APIs: What they are, and what they're for
'Appy 'Appy, APIs
Amid the buzzwords of corporate technology, we often come across the concept of an Application Programmer Interface, or API. Sometimes this relates to extras that you get with a proprietary product ("If you want to customise it, you can buy our API"), or they're listed under the "supported protocols" section in the spec sheet. But just what is an API, and why would we want to have one?
An API is basically a rigidly defined set of instructions and interactions that can be used by two programs (typically a client program and a server application) to interact and co-operate in some way. In the most basic form, the manufacturer of (say) a phone system or an accounting package may publish a set of system calls that allow a programmer to interface from their code into the manufacturer's equipment. So if you're writing a Windows program that pops up the details of a caller when your phone rings, it would use the PBX's API to communicate with the phone system in order to spot calls when they arrive.
A proprietary API is specific to one device or, more likely to a number of devices within a particular manufacturer's product range (after all, they wouldn't want your home-built, API-integrated software to be tied to their entry-level product when they come to try to upgrade you to the more expensive model). Note that this doesn't mean that the API doesn't support standard protocols (many proprietary APIs use HTTP as the transport protocol and XML as the information wrapper), just that in its basic form, the layout of the data flying to and fro is device- or vendor-specific.
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Although often motivated by the desire to tie the customer to the vendor's own product range, there are often less Machiavellian reasons for adopting a proprietary API namely when there isn't a standard one that supports everything the system can do. After all, standards tend to lag behind the state of the art, and so it's often necessary to adopt proprietary interfaces into functions that aren't yet considered by the standard.
For the customer, the best sort of API is a standard that's been adopted across the industry, since this gives you a choice for your initial purchase and ensures that you're not locked into a particular vendor's brand of equipment for life. Unfortunately, few of the common APIs one comes across are official "standards" (i.e. administered and moderated by an independent body); on the plus side, though, there are plenty of APIs out there which, although generated in the first instance by vendors, are widely accepted as the closest thing that we'll get to a standard.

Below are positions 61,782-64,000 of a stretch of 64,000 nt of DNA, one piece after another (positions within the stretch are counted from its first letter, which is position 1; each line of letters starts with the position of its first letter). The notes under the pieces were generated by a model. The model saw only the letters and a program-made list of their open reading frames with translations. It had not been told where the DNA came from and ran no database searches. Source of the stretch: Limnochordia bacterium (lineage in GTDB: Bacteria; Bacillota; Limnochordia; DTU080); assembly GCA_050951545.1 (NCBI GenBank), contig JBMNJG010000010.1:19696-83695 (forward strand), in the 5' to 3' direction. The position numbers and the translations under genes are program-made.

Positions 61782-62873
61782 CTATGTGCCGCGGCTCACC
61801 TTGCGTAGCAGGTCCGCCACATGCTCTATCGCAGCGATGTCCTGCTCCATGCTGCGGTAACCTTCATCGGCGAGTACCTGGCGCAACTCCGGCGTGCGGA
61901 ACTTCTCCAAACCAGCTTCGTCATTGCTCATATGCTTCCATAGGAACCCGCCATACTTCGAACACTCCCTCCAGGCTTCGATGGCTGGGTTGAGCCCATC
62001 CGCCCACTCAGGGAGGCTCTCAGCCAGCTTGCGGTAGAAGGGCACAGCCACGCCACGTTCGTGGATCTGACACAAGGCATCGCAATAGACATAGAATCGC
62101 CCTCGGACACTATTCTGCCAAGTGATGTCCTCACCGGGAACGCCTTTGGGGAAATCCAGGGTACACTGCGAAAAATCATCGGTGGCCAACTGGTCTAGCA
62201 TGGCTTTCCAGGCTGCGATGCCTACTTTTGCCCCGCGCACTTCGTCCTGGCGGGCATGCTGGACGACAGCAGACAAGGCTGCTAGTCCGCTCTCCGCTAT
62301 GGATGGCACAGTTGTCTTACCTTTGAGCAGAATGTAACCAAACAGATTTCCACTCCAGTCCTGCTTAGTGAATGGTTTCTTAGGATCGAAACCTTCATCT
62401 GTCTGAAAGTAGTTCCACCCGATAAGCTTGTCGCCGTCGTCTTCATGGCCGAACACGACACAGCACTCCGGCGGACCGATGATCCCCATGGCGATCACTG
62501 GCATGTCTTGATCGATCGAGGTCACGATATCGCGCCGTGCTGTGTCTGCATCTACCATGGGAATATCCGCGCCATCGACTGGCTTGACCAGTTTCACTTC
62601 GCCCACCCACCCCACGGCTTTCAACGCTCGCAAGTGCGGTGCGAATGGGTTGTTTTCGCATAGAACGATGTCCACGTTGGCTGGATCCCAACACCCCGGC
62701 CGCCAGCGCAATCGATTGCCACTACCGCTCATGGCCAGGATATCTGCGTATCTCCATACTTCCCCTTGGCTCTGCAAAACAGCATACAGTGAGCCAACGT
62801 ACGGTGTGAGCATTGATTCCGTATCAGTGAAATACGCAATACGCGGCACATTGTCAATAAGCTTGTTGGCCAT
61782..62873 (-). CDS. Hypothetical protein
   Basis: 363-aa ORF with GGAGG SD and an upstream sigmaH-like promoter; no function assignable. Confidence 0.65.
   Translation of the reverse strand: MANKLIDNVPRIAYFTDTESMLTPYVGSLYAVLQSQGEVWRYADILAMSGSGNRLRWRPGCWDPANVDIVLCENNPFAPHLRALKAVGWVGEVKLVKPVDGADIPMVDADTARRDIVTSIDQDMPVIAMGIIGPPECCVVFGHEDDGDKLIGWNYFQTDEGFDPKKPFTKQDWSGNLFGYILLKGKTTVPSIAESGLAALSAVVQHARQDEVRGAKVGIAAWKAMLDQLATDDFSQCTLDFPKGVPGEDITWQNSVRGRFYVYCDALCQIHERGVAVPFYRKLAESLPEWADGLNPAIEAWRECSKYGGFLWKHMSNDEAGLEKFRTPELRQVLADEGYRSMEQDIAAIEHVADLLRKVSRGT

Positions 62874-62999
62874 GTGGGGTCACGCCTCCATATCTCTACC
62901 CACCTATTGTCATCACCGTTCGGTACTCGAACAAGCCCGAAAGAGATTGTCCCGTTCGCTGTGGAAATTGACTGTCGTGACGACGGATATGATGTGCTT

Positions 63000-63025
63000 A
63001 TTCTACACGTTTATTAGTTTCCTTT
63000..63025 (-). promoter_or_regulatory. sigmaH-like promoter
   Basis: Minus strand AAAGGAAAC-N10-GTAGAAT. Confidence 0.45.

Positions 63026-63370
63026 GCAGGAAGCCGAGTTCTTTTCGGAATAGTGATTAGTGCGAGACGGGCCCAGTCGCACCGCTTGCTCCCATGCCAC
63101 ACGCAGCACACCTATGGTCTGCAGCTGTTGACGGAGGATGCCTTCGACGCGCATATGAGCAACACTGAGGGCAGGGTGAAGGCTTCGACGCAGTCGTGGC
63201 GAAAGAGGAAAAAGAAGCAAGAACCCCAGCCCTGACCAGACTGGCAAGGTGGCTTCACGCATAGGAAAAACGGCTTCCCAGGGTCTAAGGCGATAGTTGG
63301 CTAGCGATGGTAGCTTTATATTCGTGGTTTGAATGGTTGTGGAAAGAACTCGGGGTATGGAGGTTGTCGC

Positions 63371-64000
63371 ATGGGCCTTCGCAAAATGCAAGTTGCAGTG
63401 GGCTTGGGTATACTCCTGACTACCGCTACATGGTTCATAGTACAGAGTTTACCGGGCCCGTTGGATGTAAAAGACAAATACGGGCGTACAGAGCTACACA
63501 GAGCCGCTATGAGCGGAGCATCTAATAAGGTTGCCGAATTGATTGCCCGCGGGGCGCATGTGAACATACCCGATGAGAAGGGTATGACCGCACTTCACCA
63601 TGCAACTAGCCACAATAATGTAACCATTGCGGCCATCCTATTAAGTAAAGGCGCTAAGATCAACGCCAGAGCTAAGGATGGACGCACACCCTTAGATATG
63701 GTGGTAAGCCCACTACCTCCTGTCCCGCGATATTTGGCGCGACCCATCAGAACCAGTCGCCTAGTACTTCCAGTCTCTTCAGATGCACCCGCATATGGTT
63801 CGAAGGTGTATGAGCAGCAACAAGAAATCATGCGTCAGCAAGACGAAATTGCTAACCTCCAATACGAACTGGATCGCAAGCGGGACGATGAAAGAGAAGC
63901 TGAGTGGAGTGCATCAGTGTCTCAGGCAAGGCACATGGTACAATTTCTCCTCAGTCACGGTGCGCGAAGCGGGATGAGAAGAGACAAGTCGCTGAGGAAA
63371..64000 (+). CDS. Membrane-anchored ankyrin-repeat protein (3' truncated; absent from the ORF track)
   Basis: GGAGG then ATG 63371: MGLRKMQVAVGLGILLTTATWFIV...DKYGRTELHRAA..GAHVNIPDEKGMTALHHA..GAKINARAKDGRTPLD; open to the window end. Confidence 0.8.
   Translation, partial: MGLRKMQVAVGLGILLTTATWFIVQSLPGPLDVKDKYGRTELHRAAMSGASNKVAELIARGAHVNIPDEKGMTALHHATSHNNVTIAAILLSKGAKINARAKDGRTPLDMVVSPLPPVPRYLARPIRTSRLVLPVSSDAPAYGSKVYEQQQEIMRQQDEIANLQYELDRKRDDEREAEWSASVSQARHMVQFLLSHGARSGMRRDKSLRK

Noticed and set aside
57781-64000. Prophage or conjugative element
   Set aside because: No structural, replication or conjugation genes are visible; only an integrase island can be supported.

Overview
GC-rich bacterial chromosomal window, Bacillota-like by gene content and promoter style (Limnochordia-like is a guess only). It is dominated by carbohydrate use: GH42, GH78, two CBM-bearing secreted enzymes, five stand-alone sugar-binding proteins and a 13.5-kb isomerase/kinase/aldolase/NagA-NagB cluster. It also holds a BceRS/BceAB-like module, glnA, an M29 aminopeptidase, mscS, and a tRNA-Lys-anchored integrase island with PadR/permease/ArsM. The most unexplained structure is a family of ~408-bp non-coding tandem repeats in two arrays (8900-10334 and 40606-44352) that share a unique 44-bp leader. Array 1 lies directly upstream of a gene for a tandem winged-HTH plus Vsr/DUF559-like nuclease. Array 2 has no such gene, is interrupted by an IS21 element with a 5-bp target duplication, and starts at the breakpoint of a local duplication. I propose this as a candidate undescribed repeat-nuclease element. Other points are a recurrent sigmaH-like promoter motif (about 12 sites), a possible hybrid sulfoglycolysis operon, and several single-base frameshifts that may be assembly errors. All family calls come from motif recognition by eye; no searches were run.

The two most common "de facto standard" APIs in use are the Telephony API (TAPI) and the Mail API (MAPI). Both devised by Microsoft (in collaboration with Intel in the case of TAPI), these interfaces provide a way to write client-server systems that aren't tightly coupled with the specific systems for which they are written. So if you write a program that uses MAPI to send email messages, it'll work with any MAPI-compliant mail server rather than just the one you wrote it for. Similarly with TAPI if you have a call centre system that uses a particular version of the TAPI standard, it'll interface to any telephone switch that provides an interface to the same (or later) version of TAPI. There is, of course, a whole set of different APIs alongside MAPI and TAPI there are others, most notably CAPI (Common ISDN API) and SAPI (Speech API).
What form does an API take?
Part of the point of an API is that it's an interface provided for programmers that is, it's implemented as some kind of function library that can be called directly from whatever programming language the developer writes in. So under Windows you'd expect there to be a DLL or ActiveX component whose functions you can dip into, without caring how the actual communication between the library and the remote equipment is done. This is certainly how the "standard" ones mentioned above work, for instance.
Proprietary APIs vary in their representations, though. Some are done like the "standard" ones we've just mentioned, and are provided to the developer as a function library. Some, on the other hand, require the programmer not just to call functions but to write some middleware to "glue" the program to the back-end system. The missing link may, for example, be that the developer has to write some code to make a TCP connection to a PBX and parse the data that's flying down the connection in order to pull out the data that's required. By definition, proprietary APIs vary in their representation (and usefulness).
When making any significant corporate purchase, it makes sense to consider how the new product can interface to other systems either existing ones or potential future purchases. As client-server computing becomes more popular it's common to see organisations requiring support for the relevant APIs (e.g. TAPI for telephone systems or MAPI for mail servers) in order not to restrict future purchasing decisions for either the client or the server component of any system. There does come a point, though, where it makes sense to consider accepting a proprietary API and that point is where the device you're purchasing does more than the standard APIs are able to support.